As Jacobsen and I tour the museum, retro nostalgic background music — “Short Shorts,”?“Tequila,” “(Who Wrote) The Book of Love,” “At the Hop,” “Yakety Yak” and “Rockin’ Robin” — contributes to the museum’s time-traveling aesthetic.

“The best stuff is in here,” Jacbosen tells me, confiding that the spillover of his collection fills a warehouse across the road. “I never saved anything when I was in the gas station business — nothing in here came from my own gas stations. I started getting enamored with signs and cans. I started collecting it to be in my garage, in my office. It just kept growing and growing and growing, and then I really started getting into it, going to auctions and estate sales and car shows like Iola.” 

Ed’s passion for petroliana shifted into overdrive when he made a massive 149-sign buy from a collector in Florida. 

“I needed a semi to bring them back up,” he recalled. “That’s when I got into it big time.”

By 2005, Jacobsen’s fast-growing collection had swelled the walls of his homes in Madison and Three Lakes, as well as his North Woods boathouse. 

“They were full,” he said. “I came home one day and my wife said, ‘I found a building for you to buy.’ I looked at it and thought, ‘[Expletive], this place is way too big. I’ll never fill it.’ But I bought it and my collection was way too big for the place so I had to buy the building across the street. I had a lot more than I thought when I bought the place.”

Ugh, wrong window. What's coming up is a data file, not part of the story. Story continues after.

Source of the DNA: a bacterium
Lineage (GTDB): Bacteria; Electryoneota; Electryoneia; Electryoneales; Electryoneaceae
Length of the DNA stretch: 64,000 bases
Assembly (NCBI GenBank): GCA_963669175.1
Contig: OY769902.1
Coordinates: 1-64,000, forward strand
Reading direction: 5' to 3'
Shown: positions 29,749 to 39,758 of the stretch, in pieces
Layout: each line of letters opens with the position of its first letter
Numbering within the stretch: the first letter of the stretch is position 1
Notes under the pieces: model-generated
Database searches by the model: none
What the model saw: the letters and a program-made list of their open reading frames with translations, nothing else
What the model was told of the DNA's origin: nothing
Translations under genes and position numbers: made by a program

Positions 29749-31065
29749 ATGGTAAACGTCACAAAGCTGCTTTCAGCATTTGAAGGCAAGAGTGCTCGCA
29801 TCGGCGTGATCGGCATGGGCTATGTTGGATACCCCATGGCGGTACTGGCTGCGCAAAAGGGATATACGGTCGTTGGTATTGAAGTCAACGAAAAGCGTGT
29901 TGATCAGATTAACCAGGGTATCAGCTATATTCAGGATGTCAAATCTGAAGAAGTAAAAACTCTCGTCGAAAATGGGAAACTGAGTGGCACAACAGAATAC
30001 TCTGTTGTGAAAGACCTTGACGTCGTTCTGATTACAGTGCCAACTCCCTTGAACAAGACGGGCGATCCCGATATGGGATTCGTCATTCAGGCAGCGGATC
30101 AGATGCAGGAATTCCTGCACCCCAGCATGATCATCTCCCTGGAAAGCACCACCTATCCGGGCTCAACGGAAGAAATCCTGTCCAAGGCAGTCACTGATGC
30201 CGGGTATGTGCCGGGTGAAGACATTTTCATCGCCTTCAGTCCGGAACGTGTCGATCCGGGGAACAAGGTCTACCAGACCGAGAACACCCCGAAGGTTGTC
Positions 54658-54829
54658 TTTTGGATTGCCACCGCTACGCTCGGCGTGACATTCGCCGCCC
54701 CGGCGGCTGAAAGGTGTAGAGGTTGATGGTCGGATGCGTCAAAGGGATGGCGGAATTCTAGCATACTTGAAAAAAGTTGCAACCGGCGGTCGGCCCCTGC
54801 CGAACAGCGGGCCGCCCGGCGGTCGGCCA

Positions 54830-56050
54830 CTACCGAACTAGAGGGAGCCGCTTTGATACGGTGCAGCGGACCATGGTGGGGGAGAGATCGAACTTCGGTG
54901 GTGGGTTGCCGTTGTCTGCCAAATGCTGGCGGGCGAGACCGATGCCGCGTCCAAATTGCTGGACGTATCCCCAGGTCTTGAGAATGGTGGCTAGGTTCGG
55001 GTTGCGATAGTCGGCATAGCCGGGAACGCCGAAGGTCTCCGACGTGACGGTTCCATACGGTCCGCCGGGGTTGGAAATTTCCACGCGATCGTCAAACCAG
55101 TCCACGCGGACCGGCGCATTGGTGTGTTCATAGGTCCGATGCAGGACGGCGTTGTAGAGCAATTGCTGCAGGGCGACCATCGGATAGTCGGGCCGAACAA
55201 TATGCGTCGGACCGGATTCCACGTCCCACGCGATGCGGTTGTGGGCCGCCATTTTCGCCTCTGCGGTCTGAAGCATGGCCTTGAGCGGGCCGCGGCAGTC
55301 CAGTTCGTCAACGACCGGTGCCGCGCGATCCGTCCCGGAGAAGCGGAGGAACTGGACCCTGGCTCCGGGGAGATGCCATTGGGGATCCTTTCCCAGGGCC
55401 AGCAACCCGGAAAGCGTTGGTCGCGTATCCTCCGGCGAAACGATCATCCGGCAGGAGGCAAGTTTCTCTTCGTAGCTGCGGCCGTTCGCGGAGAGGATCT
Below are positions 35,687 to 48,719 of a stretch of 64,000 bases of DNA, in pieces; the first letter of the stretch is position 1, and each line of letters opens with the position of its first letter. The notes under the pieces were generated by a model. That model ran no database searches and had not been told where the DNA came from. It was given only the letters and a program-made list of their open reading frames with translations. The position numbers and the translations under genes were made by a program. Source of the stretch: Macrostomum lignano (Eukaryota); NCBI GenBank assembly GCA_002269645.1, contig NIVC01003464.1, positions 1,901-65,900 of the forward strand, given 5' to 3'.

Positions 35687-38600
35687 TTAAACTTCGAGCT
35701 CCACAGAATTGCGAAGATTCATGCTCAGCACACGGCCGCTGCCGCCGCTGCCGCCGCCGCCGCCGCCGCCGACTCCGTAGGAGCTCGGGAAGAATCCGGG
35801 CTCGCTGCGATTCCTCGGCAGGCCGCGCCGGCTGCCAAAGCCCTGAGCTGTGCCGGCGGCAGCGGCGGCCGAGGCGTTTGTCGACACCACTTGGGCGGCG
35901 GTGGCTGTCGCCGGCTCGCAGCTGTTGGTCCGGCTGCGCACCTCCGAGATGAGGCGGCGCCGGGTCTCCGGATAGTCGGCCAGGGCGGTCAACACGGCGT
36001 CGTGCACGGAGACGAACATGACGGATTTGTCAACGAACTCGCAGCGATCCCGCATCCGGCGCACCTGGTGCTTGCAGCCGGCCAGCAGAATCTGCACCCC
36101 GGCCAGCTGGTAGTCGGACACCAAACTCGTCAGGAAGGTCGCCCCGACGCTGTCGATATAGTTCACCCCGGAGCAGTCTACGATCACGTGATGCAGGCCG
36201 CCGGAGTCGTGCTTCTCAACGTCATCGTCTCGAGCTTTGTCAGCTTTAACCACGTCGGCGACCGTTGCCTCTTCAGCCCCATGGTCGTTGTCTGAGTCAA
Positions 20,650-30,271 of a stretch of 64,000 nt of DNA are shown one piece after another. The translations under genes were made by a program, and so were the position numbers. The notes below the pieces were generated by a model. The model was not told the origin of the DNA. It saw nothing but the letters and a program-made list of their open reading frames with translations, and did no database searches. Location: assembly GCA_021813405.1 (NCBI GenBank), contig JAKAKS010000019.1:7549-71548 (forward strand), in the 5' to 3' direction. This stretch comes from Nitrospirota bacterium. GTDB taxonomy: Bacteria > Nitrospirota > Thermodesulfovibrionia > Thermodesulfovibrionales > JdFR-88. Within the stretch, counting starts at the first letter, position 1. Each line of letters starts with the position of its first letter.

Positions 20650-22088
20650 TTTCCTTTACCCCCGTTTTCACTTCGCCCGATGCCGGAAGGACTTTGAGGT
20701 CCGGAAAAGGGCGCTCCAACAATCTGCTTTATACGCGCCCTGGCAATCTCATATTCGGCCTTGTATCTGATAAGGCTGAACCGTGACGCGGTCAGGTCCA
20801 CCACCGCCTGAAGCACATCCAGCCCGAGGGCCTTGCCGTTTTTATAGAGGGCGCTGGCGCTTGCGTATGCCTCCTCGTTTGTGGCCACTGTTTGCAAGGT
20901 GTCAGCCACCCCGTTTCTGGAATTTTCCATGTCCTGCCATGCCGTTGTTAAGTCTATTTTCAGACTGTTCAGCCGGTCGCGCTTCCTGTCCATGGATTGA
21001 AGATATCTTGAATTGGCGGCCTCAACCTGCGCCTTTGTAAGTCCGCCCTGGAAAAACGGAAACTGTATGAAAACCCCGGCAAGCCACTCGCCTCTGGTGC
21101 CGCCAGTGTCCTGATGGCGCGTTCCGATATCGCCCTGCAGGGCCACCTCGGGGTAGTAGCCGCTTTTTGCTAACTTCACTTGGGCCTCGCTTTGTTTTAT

Jacobsen said his wife, Sue Sadowske, herself a collector of faerie memorabilia and antique furniture, has been “very supportive” of his petroliana passion and the museum.  

“She knows collecting,” he said. “She knows all about tourism and how to bring people from Milwaukee to Three Lakes. That’s her forte. She’s been a lot of help.” 

Far from being done collecting, Jacobsen, 80, is still buying. 

“The last piece I bought is always my favorite piece ’til I buy another one,” he said. “I still buy. People come by with stuff, and if I fall in love with it I’ll buy it.”

Occasionally, Jacobsen will sell an item from the museum collection, but it’s an admittedly rare occurrence, his last sale being a “very rare big Pugh sign” from Racine’s late Pugh service station chain.

“A guy from Racine wanted to buy it,” Jacobsen recalled. “He knew the Pugh family, so he wanted to buy the sign, so I sold it to him. I’ll sell things like that Pugh sign to people who have collections. A lot of people want to buy things, but I’m very selective of what I sell and to whom. I don’t like to sell to people who resell things — buy low and sell at a big markup. A production crew from ‘American Pickers’ was here but I didn’t want to sell them anything.”